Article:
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TANKERSLEY v. ALBRIGHT

July 11, 1973

RUTH ELIZABETH MCCORMICK TANKERSLEY ET AL., PLAINTIFFS,
v.
JOSEPH M.P. ALBRIGHT ET AL., DEFENDANTS.



The opinion of the court was delivered by: Decker, District Judge.

MEMORANDUM OPINION

This action was instituted by the Trustees of the McCormick-Patterson Trust for a declaratory judgment against two non-resident beneficiaries. The basis of jurisdiction alleged in the complaint is diversity of citizenship. Service on the defendants was made outside the State of Illinois. Ill.Rev.Stat. ch. 110, § 16; F.R.Civ.P. 4(d), (e).

Pursuant to Rule 12(b)(2) of the Federal Rules of Civil Procedure, the defendants have moved to dismiss for lack of personal jurisdiction. Since a federal court sitting in diversity must apply the law of the state in which it is located, the question here is whether this court has acquired in personam jurisdiction over the defendants pursuant to the Illinois "long arm" statute. O'Hare Int'l Bank v. Hampton, 437 F.2d 1173, 1175 (7th Cir. 1971); Arrowsmith v. United Press Int'l, 320 F.2d 219 (2d Cir. 1963); Ill.Rev.Stat. ch. 110, § 17.

Section 17 provides, in pertinent part, that:

    "(1) Any person, whether or not a citizen or
  resident of this State, who in person or through an
  agent does any of the acts hereinafter enumerated,
  thereby submits such person, and, if an individual,
  his personal representative, to the jurisdiction of
  the courts of this State as to any cause of action
  arising from the doing of any such acts:
      (a) The transaction of any business within this
    State;
    "(3) Only causes of action arising from acts
  enumerated herein may be asserted against a defendant
  in an action in which jurisdiction over him is based
  upon this Section."

The essential facts, taken from the motions, memoranda and affidavits submitted to the court, are substantially without dispute. The McCormick-Patterson Trust was created in Illinois in 1932; the Trust res consists entirely of shares of stock of the Tribune Company,*fn1 which stock, together with the Trust's books and records, are located in Illinois. The Tribune Company's headquarters and principal place of business are in Illinois. All stock dividend checks to the beneficiaries are either delivered in or mailed from Illinois.

Defendant Josephine Albright, at present a resident and citizen of Vermont, is a former resident and citizen of Illinois, but maintains a bank account in Chicago, Illinois, and has received dividend checks from the Trust since 1941. These checks are sent directly to her Illinois bank where they are deposited to her account.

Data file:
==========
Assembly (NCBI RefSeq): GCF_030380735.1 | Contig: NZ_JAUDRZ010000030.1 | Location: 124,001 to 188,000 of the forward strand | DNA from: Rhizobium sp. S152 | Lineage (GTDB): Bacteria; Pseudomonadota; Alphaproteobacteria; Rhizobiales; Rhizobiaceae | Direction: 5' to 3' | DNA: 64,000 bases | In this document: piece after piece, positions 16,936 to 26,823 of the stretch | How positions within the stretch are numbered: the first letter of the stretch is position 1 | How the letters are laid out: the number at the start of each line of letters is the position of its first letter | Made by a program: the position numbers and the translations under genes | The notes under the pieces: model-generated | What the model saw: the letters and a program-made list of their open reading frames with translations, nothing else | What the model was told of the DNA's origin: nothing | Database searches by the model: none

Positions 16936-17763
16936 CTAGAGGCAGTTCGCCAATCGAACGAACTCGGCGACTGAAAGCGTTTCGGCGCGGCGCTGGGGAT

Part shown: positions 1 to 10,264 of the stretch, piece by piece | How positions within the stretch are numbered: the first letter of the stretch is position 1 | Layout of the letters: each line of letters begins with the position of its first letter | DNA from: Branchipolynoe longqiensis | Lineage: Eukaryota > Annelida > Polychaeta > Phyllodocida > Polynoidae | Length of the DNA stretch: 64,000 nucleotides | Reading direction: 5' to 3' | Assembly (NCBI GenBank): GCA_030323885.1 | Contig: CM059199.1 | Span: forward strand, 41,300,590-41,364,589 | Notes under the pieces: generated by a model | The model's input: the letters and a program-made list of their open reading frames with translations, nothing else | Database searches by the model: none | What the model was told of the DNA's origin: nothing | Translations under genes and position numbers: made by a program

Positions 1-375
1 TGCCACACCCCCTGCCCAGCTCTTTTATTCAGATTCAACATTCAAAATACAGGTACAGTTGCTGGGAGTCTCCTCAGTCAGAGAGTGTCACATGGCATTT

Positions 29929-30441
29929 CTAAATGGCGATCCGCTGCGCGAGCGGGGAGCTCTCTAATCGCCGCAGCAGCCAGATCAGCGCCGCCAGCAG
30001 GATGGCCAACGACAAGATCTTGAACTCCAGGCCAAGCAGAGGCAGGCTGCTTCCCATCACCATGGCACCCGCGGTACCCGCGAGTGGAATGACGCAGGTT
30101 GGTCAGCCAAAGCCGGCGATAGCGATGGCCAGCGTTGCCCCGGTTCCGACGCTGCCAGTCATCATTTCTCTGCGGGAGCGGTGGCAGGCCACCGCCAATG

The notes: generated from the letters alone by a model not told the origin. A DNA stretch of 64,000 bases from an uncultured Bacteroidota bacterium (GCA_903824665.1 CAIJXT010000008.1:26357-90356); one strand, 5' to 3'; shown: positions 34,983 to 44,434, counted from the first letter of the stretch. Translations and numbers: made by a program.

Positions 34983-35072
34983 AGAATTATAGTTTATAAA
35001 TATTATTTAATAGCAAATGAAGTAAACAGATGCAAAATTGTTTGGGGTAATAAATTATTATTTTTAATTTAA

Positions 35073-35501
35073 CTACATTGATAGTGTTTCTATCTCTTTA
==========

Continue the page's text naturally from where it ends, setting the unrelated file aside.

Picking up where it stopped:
Defendant Joseph Albright is a citizen of the District of Columbia and has received Trust dividend checks, mailed from Chicago, since 1967. In 1971, upon the death of one of the Trustees, Mr. Albright campaigned to succeed the decedent as Trustee. At least twice during this campaign, the defendant traveled to Illinois to meet with a number of the Trustees and beneficiaries and to solicit their support for his candidacy.*fn2 He also made numerous telephone calls and sent telegrams to Trustees and beneficiaries residing in Illinois for the same purpose. Although this campaign was unsuccessful, Mr. Albright continued to demonstrate an interest in the Trust by making telephone calls to one of the Trustees in Illinois concerning matters relating to the Trust.

On or about March 12, 1973, a notice of annual meeting of stockholders, to be held in Chicago, Illinois, on April 12, 1973, with a proxy statement and proxy were sent to each stockholder of the Tribune Company. The statement contained proposed amendments to the Company's certificate of incorporation and by-laws, which had been proposed by the plaintiffs as Trustees of the Trust and as directors of the Tribune Company. On or about the same date, plaintiffs also sent a letter to all beneficiaries of the Trust, informing them of the proposals and of the Trustees' intention to vote all of the Trust's shares of stock in favor thereof. On March 30, 1973, defendants wrote to plaintiffs in Illinois, outlining their objections to the proposals and the Trustees' intention to vote all of the Trust's stock in favor of the proposed amendments. Their letter to the Trustees' received in Illinois, contained these assertions:

On April 3, 1973, Mr. Albright telephoned one of the plaintiffs in Illinois, informed him of the letter, and specifically inquired as to the proposed amendments. Mr. Albright had previously sought to reach this Trustee in Illinois on March 29th.

The letter from the Albrights was received by the Trustees in Illinois and was construed as a precursor of a law-suit by the beneficiaries to prevent the Trustees from voting in favor of the amendments. Accordingly, the plaintiffs filed the instant declaratory judgment action, which seeks a ruling, inter alia, that the plaintiffs are legally empowered to vote the shares in favor of the amendments and that such action does not ...


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